However, if you looked at the news about mortgage rates in the last couple months of 2016, you would have been shocked to discover that mortgage rates were “surging”, “skyrocketing”, and “climbing fast”. In fact, they got as high as 4.3% — around where they were just three years ago.
What caused this spike? Many factors influence the mortgage rates, but most analysts said that it was either an investor reaction to the election, or the mortgage industry was raising rates in anticipation of a Federal Reserve rate hike, or some combination of both.
In any case, January 2017 saw a return to the trend: Mortgage rates lowering again into the 3% range (just under 4% right now). It’s unclear how coming political or economic changes will further impact rates, but as a real estate agent, I always remind my clients to take news reports with a grain of salt. Yes, a jump in the average mortgage rate from 3.4% to 4.3% in the matter of weeks is startling, but not if you look at the historical data. Mortgage rates always fluctuate, and it’s worth keeping an eye on the short-term if you’re thinking of applying for a loan. However, to know how these rates impact the real estate market, a long-range view is much more helpful.
Mortgages Rates and Portland Real Estate
Let’s say mortgage rates did work their way up in 2017, and we start seeing numbers in the 5–6% range (this could happen) like we had ten years ago. Will Portland home buyers head for the hills?
It’s hard to point to a specific point where rates are “too high”. In fact, it’s the job of the Federal Reserve to try to balance mortgage rates and buyer activity. When we’re seeing a hot housing market like we have in Portland right now, the natural reaction would be to increase rates and slow down that activity. If activity dies down, like it did during the housing market crash of ’09, it makes sense to lower rates (which is exactly what the Federal Reserve did). Now, no one expects that type of crash again, anytime soon.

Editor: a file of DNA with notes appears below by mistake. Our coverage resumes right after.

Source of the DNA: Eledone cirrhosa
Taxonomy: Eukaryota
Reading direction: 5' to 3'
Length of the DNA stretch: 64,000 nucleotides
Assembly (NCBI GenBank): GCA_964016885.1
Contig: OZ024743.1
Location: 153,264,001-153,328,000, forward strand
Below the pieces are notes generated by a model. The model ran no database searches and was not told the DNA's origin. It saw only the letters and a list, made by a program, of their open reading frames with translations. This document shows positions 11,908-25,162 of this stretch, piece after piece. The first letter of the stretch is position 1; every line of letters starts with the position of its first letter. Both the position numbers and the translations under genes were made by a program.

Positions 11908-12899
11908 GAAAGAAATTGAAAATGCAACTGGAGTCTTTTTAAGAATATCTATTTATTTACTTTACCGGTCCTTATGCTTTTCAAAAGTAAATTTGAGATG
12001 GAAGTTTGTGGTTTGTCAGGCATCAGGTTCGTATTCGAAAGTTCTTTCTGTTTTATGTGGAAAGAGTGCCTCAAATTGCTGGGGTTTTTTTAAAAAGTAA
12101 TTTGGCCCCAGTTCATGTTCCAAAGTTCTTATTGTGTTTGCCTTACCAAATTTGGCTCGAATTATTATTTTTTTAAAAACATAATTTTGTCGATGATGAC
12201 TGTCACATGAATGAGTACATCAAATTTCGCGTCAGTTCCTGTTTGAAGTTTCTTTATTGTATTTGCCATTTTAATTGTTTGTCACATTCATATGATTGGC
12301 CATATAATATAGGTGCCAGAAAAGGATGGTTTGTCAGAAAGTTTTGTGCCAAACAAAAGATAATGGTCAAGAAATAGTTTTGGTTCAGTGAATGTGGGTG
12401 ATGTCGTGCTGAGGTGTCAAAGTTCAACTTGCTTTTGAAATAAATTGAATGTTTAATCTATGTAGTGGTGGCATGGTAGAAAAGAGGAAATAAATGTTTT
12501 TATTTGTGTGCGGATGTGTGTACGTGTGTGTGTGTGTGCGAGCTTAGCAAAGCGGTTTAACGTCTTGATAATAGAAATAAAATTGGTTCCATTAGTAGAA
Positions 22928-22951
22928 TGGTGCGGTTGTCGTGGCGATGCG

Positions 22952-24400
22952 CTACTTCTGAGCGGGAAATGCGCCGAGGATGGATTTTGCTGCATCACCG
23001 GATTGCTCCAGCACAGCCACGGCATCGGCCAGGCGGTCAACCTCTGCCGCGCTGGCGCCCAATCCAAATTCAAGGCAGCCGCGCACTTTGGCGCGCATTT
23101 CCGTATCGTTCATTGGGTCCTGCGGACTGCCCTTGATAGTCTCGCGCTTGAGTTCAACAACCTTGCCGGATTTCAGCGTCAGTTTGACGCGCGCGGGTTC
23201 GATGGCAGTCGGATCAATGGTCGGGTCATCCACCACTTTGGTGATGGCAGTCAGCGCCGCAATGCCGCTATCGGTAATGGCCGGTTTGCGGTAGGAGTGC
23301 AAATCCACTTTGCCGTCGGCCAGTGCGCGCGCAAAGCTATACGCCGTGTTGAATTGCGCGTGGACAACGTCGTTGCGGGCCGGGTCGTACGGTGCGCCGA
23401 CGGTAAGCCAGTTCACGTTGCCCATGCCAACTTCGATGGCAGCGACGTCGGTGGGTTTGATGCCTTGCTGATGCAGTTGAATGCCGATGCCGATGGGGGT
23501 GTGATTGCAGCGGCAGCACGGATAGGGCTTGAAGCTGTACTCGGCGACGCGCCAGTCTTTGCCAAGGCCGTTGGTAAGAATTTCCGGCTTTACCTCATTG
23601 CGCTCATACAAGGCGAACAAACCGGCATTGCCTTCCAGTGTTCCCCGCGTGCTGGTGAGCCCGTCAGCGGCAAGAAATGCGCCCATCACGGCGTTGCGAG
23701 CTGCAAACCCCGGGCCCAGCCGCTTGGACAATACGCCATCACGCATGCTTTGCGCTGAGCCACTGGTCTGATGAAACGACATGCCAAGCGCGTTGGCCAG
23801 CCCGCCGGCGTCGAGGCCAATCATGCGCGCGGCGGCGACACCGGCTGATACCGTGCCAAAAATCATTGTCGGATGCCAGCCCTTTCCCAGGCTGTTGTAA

It’s not a perfect system, and there may be a delay of months or even years before mortgage rates move in the direction they “should”. With an increase in mortgage rates, not only do buyers think to themselves “I should wait to buy a home until they go down a bit,” but sellers also tend to wait to put their home on the market. Most will take out a new mortgage to buy their next home, and if they locked in at 3 or 4%, they’re not going to want to take the financial hit of suddenly paying for a mortgage locked it at a 6 or 7% interest rate.
A Great Time to Buy or Sell
Right now, it would be hard for mortgage rates to be much lower, and as we saw in the last couple of months, any kind of shift in the political or economic climate is liable to send them climbing again. It might not be this year or next, but what we do know is that with interest rates at 4% or below, many buyers are not seeing the barriers to entry that they had five years ago, and they’re jumping on the Portland housing market! So what are you waiting for? Call the number one real estate team in Portland and let’s talk.
Stephen FitzMaurice, Realtor is a top 5% real estate agent in the U.S. and top 1% agent in Portland. Since 2003, he has worked residential real estate in the Portland Oregon metro area. Call him direct: 503–714–1111. See his listing package here. See his buyer’s team here.